Lance Briggs' fumble return for a touchdown and Adewale Ogunleye's safety harkened back to the best of the Bears' defense during the 2006 Super Bowl season. This is the way the Bears must win in 2008 as well -- combining big plays and strong leadership from its defense with competent play from the offense.

Kyle Orton and the Bears' offense did not commit a turnover, providing more than enough support for a defensive group that got its act together in a hurry.

Breakdown: NFC South

September, 7, 2008
9/07/08
9:19
PM ET

Posted by ESPN.com's Pat Yasinskas

Carolina 26, San Diego 24

It was only an opening day win, but Carolina's victory against San Diego ranks as one of the biggest victories in franchise history. It's definitely in the top five.

It's hugely significant because the Panthers went across the country, beat what was supposed to be one of the top teams in the NFL and did it without their best player (Steve Smith, who's suspended for the first two games). With Chicago coming to Charlotte next week, the Panthers have a decent shot at a 2-0 start. If the Panthers can do that without Smith, they could be in great shape the rest of the way.

That's why the victory was so important. For right now, I'll rank it third in franchise history. Here's the other four:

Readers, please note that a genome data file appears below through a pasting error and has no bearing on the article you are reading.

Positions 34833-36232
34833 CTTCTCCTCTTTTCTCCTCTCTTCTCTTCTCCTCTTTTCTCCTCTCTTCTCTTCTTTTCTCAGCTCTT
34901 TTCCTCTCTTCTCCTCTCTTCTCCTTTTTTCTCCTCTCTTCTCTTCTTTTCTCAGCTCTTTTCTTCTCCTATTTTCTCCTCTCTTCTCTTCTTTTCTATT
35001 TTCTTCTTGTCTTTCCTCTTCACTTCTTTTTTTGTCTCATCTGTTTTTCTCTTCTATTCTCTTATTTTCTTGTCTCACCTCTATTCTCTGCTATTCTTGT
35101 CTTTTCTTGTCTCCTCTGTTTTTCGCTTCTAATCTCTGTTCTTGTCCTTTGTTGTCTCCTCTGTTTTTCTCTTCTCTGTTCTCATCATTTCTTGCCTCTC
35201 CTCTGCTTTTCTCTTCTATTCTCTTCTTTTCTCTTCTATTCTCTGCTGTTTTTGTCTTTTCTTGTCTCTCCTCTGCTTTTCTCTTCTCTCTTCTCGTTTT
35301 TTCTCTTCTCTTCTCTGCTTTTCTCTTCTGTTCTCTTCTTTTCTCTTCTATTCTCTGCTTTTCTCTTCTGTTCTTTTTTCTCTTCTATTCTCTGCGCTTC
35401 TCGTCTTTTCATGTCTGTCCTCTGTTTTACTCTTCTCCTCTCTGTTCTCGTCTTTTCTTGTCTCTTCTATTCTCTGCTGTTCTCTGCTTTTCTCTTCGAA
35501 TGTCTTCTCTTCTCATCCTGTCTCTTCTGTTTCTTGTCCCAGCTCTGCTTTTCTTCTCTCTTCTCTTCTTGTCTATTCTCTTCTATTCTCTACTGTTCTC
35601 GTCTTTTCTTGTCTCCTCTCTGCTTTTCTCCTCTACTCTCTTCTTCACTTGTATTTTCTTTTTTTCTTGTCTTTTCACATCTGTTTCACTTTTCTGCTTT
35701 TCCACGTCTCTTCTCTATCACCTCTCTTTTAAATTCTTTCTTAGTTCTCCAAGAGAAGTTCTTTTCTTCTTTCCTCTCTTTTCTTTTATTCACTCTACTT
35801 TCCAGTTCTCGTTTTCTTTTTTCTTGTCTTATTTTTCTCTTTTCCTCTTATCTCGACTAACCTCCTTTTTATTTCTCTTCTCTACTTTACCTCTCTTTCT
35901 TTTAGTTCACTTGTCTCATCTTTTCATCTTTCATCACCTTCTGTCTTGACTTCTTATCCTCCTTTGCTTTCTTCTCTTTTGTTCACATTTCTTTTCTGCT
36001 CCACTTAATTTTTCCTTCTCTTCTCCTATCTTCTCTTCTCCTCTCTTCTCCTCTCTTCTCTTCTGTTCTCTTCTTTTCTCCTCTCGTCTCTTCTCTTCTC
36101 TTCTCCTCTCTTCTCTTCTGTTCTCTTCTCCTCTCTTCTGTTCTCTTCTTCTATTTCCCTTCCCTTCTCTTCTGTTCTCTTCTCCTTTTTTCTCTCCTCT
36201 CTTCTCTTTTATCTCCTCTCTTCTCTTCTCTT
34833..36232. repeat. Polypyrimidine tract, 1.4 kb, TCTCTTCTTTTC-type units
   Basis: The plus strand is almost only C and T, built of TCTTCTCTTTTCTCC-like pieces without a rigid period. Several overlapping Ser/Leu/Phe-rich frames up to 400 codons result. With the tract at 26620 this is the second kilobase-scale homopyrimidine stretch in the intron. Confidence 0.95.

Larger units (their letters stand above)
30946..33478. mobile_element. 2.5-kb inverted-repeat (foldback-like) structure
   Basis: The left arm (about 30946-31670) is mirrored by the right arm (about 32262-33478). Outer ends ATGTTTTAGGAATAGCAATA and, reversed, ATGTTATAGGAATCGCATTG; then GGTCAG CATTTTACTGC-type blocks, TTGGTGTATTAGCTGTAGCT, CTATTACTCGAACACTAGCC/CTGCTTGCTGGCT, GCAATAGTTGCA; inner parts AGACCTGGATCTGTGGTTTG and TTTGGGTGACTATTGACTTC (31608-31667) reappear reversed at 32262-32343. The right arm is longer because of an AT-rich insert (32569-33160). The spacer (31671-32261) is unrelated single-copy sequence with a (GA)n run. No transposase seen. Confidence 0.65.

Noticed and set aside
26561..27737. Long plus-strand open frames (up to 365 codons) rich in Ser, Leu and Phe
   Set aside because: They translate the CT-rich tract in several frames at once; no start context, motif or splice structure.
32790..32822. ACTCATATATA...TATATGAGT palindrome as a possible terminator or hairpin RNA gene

1. The NFC Championship Game in Philadelphia in the 2003 season. No one thought the Panthers could win that game either. They did and it put them in the Super Bowl.

2. The playoff victory against Dallas in the 1996 season. It was Carolina's first playoff victory.

4. The 1996 victory in San Francisco. It sent a message that the second-year team was for real.

5. The playoff victory against the Giants after the 2005 season. John Fox went into New York and coached the best game of his life.

Atlanta 34, Detroit 21

Not to put a damper on Atlanta's victory, but David Carr and Chris Weinke also won on opening day of their rookie year.

That's what Matt Ryan did against the Lions, but that doesn't mean he'll turn into Carr or Weinke. Ryan is a different personality than Carr, who never recovered from the shell shock of playing behind a horrible Houston offensive line.

He's also in a different situation than Carr and Weinke, who guided the 2001 Carolina Panthers to a 1-15 record as George Seifert's legacy disintegrated before our eyes.

I'm not saying it's going to be all roses for Ryan. There will be ups and downs are there are for any rookie quarterback (except Dan Marino). But the Falcons are handling Ryan perfectly so far.

They're not asking him to win games on his own. Against the Lions, he only attempted 13 passes, completing nine. That was possible because Michael Turner was running wild.

Defenses are going to start trying to do something Detroit didn't. They're going to start focusing on shutting down Atlanta's running game. Turner made things easy for Ryan on Sunday, but it's not going to be that easy every week.

New Orleans 24, Tampa Bay 20